How to Achieve Best Practice Cyber Security for Industrial Automation and Control System Environments
Implementing an effective cyber security approach for industrial automation and control systems (IACS) remains a hot topic in manufacturing industries. As manufacturing organisations grow, they are increasingly embedding IT solutions within their IACS environments in order gather more data and streamline production processes. This convergence of IT and IACS poses a challenge for security teams – IACS systems can no longer simply be air-gapped from IT systems. This greatly raises an organisation’s exposure to cyber security vulnerabilities that can take advantage of the legacy nature of IACS systems to great effect, as seen in the Merck cyber-attack in 2017.
As a result, cyber security for IACS has shot up the agenda of internal risk committees and is attracting attention from regulators and industry bodies. In this Blacksmiths Insight, we highlight the main challenges we have seen manufacturing organisation’s face in developing their cyber security practices. We also describe a target cyber security management system (CSMS) structure that incorporates industry best practice and enables organisations to refine their approach according to their compliance requirements.
Industry standards and legislation
In recent years, a variety of industry standards for IACS cyber security have been released or undergone extensive revision:
- NIST Special Publication (SP) 800-82, Guide to Industrial Control Systems (ICS) Security Rev. 2 (2015)
- ISA-62443: Security for Industrial Automation and Control Systems (2017)
- HSE OG86 Cyber Security for Industrial Automation and Control Systems (IACS) (2017)
- EU Security of Networks & Information Systems (NIS) Directive (2018)
The introduction of these standards has created a diverse compliance landscape for cyber security teams within manufacturing organisations:
- ISA-62433 and HSE OG86 standards – these mandate the creation of a cyber security management system (CSMS) that sets out the organisation’s approach to cyber security policy and risk management for IACS.
- HSE OG 86 – emphasises the importance of blending operational safety and cyber security by considering the loss of essential service (LES) and major accident (MA) events.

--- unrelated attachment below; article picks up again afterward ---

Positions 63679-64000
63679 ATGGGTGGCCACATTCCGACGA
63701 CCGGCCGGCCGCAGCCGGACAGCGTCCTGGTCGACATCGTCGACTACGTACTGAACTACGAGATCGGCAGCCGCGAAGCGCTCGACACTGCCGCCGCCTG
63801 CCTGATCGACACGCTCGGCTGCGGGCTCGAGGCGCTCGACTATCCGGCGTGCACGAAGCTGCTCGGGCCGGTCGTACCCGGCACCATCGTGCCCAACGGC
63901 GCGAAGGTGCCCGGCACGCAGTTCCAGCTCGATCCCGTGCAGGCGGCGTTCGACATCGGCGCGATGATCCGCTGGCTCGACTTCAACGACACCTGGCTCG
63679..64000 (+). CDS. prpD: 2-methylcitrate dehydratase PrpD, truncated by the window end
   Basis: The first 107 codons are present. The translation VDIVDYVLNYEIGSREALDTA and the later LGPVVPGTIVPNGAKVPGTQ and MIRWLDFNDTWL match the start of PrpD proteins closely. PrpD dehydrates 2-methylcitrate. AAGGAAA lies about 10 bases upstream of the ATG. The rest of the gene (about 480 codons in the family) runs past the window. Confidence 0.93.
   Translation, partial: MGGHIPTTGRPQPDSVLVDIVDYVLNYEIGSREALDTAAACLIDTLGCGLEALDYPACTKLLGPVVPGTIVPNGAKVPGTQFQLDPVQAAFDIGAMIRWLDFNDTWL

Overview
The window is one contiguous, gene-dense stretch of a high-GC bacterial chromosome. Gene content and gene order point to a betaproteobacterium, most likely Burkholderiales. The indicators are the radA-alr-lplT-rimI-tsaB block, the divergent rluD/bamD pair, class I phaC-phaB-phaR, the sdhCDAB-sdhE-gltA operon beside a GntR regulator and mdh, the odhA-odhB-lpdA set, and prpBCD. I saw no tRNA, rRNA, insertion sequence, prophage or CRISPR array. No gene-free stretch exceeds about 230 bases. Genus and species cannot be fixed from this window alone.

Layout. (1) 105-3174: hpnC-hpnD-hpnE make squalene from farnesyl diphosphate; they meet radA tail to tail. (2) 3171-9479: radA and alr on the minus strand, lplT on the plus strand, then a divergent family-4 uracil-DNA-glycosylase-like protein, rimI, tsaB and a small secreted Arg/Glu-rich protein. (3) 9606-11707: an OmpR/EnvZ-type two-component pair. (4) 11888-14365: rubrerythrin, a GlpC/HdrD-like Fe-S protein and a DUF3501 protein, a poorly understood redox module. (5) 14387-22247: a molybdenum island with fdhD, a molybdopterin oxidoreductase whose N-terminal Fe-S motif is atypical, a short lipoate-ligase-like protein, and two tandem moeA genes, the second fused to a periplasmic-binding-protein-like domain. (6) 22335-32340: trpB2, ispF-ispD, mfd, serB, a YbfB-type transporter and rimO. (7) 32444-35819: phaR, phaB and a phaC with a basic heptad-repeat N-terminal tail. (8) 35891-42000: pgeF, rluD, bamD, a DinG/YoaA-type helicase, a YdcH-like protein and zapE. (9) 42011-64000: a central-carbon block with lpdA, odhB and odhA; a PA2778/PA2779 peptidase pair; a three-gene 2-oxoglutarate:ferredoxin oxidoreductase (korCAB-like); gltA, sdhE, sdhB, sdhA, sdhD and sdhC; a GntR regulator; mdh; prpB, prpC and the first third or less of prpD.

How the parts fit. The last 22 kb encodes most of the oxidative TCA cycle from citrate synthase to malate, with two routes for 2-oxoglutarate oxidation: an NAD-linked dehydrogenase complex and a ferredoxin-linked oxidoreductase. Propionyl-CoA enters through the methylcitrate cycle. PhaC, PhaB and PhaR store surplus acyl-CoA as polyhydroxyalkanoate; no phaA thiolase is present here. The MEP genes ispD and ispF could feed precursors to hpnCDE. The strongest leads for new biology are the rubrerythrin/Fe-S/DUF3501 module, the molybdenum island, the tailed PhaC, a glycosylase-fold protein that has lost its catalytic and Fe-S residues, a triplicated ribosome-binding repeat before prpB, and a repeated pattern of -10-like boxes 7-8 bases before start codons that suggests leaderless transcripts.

- EU NIS Directive – many organisations must also ensure that their IACS environment complies with this.
To meet these new standards and legislative requirements, manufacturing organisations must take a risk-based approach to cyber security.
The challenge facing manufacturing industries
The main challenge for organisations is developing an approach to cyber security that engages both central leadership and operational teams at manufacturing sites. Many systems fail by not providing a clear line of sight between the organisation’s corporate risks and the risk decisions made at the system-level.
Five factors that have a negative impact on cyber security
Based on our experience of working in IACS environments, we have encountered five specific factors that have had a negative impact on an organisation’s approach to cyber security:
- Identified cyber security risks do not align with manufacturing objectives
- Cyber security and safety teams operate in siloes
- Impact assessments for IACS do not consider cyber security risks
- Corporate information security policy is not suitable for IACS environments
- Cyber security controls are not reviewed on a regular basis.
We explore these factors in more detail below.
1. Identified cyber security risks do not align with manufacturing objectives
We often find that organisations are looking at cyber security risks that do not relate to their manufacturing objectives. For example, suppose an organisation has an objective of achieving high production targets. In that case, it should focus on security risks that may impact the availability of production systems rather than the confidentiality of the data being used. By having a clear line of sight from cyber security risks to manufacturing objectives, the security team will likely develop more buy-in and better understanding from senior leadership teams.
2. Cyber security and safety teams operate in siloes
In some organisations, we have found that there is minimal communication between cyber security and safety teams. This is a significant concern, as a strong safety and cyber security management programme is fundamental to a sustainable business model for manufacturing sites.
3. Impact assessments for IACS do not consider cyber security risks